CW3E Graduate Student Attends the American Meteorological Society Summer Policy Colloquium
June 11, 2019
CW3E graduate student, Meredith Fish, was selected to attend the June 2019 American Meteorological Society (AMS) Summer Policy Colloquium, and was awarded full support by the National Science Foundation (NSF) through a nationwide competition.
During the 10-day AMS Summer Policy Colloquium hosted at the American Association for the Advancement of Science (AAAS) in Washington, D.C., Meredith learned from numerous perspectives on how science can inform policy and how policy governs science. The colloquium attendees visited the U.S. House of Representatives and the Senate, hearing from Senators and House Representatives, scientists who transitioned into policy, State Department negotiators, congressional science policy analysts and staffers, AAAS fellows, non-profits, registered lobbyists, leaders in private and public partnerships, and others. One highlight of the colloquium was the opportunity to have dinner with, hear from and engage with Dr. Kelvin K. Droegemeier, Director of the White House Office of Science and Technology Policy, fellow meteorologist, and previous attendee of the AMS Summer Policy Colloquium.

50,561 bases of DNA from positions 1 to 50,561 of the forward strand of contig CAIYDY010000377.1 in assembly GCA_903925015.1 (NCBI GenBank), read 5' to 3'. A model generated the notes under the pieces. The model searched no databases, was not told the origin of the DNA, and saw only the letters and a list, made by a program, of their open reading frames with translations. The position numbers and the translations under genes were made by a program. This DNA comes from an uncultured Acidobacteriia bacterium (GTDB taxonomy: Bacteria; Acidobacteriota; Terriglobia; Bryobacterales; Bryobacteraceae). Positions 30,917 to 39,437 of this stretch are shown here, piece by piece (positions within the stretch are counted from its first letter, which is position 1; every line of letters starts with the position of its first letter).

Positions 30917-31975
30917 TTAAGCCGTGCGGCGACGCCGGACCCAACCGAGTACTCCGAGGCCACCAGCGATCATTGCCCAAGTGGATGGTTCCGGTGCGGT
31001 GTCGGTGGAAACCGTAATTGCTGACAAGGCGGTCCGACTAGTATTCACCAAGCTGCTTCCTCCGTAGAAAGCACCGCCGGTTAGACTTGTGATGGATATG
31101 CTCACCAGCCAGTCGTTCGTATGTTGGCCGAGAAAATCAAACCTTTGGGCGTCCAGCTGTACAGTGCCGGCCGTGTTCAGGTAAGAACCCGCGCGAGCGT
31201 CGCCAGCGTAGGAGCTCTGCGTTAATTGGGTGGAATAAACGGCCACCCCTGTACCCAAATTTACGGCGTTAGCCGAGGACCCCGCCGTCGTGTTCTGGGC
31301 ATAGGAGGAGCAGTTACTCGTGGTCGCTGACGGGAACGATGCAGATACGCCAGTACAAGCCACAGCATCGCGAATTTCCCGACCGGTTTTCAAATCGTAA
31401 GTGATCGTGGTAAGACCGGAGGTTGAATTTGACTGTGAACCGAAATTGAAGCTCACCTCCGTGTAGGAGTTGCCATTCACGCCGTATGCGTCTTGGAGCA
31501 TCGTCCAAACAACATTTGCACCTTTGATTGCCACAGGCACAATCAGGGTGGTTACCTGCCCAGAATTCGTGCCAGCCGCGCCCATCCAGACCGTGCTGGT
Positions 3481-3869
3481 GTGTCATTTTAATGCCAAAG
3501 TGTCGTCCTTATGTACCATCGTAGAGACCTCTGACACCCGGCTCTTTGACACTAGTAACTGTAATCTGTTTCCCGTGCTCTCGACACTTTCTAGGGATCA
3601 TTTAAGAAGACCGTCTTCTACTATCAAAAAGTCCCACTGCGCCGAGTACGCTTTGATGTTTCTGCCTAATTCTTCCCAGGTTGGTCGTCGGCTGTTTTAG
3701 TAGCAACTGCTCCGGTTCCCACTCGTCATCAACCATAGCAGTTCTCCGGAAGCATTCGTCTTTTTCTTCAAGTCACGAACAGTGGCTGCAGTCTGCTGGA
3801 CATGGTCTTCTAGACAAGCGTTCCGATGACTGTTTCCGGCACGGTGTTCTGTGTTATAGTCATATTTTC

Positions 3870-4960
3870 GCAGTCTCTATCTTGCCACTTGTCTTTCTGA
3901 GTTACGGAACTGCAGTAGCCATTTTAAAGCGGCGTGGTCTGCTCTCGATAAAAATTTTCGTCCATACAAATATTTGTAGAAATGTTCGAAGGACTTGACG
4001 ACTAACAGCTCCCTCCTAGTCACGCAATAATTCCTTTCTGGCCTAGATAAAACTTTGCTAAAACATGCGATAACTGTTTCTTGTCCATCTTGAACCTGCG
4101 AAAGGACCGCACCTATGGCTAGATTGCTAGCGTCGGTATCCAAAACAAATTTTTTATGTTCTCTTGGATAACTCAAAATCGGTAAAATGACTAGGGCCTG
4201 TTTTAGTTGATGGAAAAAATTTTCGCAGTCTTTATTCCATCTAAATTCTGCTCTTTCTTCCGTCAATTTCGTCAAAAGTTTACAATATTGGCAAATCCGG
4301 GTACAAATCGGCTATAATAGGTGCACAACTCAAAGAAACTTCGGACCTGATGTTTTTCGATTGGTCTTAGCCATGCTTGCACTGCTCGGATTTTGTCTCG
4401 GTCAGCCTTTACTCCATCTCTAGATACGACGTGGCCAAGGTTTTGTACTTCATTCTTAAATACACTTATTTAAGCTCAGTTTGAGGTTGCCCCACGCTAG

The attendees engaged in a group exercise on weather, water and climate legislation to conduct a mock Senate committee markup and vote on legislation relevant to the Earth Science community. Divided into small groups, we each ‘represented’ Senators and his/her staff to understand the bills proposed, understand the political views of and landscape for the office we represented, develop our own alternative or complementary policy approaches and devise and implement a markup strategy. This exercise and others highlighted some of the intricacies, nuances, and varying priorities involved in politics.
AMS Summer Policy Colloquium attendees on the last day pictured with the program lead, Dr. Bill Hooke (back row left).
AMS Summer Policy Colloquium attendees sitting in the House of Representatives hearing room for the Committee of Science, Space and Technology. After the picture, the attendees were granted permission to sit in the elevated seats, as seen on the sides of the photo, reserved for serving House of Representative members.